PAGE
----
• The entrepreneurial element of the project is researching a cost recovery model for the local farmers in the long term. This needs to be developed and put in place, both from a financial and organizational perspective. With this a plan of repayment can be made. On top of this the value can be proven to other areas that struggle with the same issues.
From left to right: Niek Buchner, Casper Pierik, Cornel Weststeijn, Concrete Tiger

Delivered products and continuation project
Our three-months internship in Nepal has come to an end. We had a great experience in Nepal where we learned a lot. This final short article gives a short explanation about the products we delivered and the continuation of the project now we are back in The Netherlands.

The first delivered product is a new fence design. Where the first design of Wageningen University was destroyed by elephants just before we arrived in Nepal, we could start immediately with analyzing the flaws in the design and making a new design. The new design is placed at a test site to be tested by elephants in the National Park.

The design is based on a principle where conducting materials and flexibility are combined to keep elephants away from the pole. We used a aluminum arm to keep the live wire on a distance from the pole so that the elephant can’t reach the pole with his trunk, and ‘whiskers’ made out of aluminium wire to prevent large male hants from hooking the live wire with their non-conducting tusks. (see image). For capriciousness in the landscape like river inlets and gates we made special customized designs.

Another delivered product is a spatial planning for the fence. We went into the field with the local farmers and landowners where the poles of the fence will be placed, to decide everywhere how to cross their land and where to place the gates. We made a GPS waypoint database with the coordinates of all the poles and an excel sheet with al the gates and river inlets (which need a special fence design because elephants can go underneath the wire at these spots). All this could be used in the construction and maintenance program of the fence.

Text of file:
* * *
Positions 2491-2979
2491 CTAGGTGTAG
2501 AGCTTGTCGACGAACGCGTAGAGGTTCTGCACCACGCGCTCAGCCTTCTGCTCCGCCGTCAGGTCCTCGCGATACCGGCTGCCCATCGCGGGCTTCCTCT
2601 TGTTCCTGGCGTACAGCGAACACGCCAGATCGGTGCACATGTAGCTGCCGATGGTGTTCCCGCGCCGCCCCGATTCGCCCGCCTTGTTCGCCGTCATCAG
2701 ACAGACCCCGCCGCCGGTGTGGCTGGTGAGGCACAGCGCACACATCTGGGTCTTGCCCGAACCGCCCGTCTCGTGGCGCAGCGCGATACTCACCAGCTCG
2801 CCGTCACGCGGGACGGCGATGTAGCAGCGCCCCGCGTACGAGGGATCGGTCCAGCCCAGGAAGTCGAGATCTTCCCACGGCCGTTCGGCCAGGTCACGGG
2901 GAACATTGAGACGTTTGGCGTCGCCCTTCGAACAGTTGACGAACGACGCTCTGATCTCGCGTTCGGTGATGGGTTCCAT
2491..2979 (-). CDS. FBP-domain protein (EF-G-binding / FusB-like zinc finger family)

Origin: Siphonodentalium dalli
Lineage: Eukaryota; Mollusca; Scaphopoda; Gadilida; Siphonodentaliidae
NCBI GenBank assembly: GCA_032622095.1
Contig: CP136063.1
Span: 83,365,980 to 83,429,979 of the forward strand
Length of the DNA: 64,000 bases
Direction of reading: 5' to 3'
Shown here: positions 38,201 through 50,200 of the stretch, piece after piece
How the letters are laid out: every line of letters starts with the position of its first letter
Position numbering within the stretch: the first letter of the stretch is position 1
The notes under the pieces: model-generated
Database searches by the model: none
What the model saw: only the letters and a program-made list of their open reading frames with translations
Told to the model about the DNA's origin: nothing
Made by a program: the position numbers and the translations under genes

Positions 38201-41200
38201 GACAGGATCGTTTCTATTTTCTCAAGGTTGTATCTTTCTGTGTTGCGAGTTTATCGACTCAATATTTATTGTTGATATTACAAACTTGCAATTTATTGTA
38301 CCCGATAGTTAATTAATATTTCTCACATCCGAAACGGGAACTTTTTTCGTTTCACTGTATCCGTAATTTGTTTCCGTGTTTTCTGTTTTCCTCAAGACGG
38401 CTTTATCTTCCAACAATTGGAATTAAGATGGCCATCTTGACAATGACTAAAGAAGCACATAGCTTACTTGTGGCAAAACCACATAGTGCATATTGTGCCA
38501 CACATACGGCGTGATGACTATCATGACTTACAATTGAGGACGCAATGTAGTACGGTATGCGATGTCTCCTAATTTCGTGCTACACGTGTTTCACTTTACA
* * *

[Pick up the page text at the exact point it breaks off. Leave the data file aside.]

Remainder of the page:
Besides, another product we delivered are three solar stations. To ensure a good power supply we constructed three solar stations. Two for the power supply of the fence and one for a mobile camera monitoring system, to monitor how elephant are able to breach the fence. The solar stations consist of a box where the battery, energizer and the charger can be stored, and a slanted surface to attach the solar panel.

Also a fence manual is made to transfer knowledge and make sure our fence design can be operated properly when we are not around anymore. The manual consist general information about the physics of electric fencing. It also explains the principle of our fence design and how to build, maintain and repair the fence when necessary. This manual can be used  in the future for training technicians that will be assigned to operate and maintain the electric fence.
Finally, we also delivered some financial input. We made in cooperation with Wageningen University a budget for the fence. The budget, in combination with the baseline study that Wageningen University executed which did research about the costs of the damage done by the elephant attacks every year, gives a clear image about the full financial picture of the project.

Because of the absence of elephant attacks and thus the prove that our fence design works, the increasing pressure from the local communities and the fact that importing the needed materials from the Netherlands is time consuming, the local government will start building a conventional fence design. Materials that are present in Nepal are used in this conventional design, that will possibly be adjusted into our fence design in the future. An advantage of this is that the research to the best fence design in the National Park can continue without the pressure of the local community.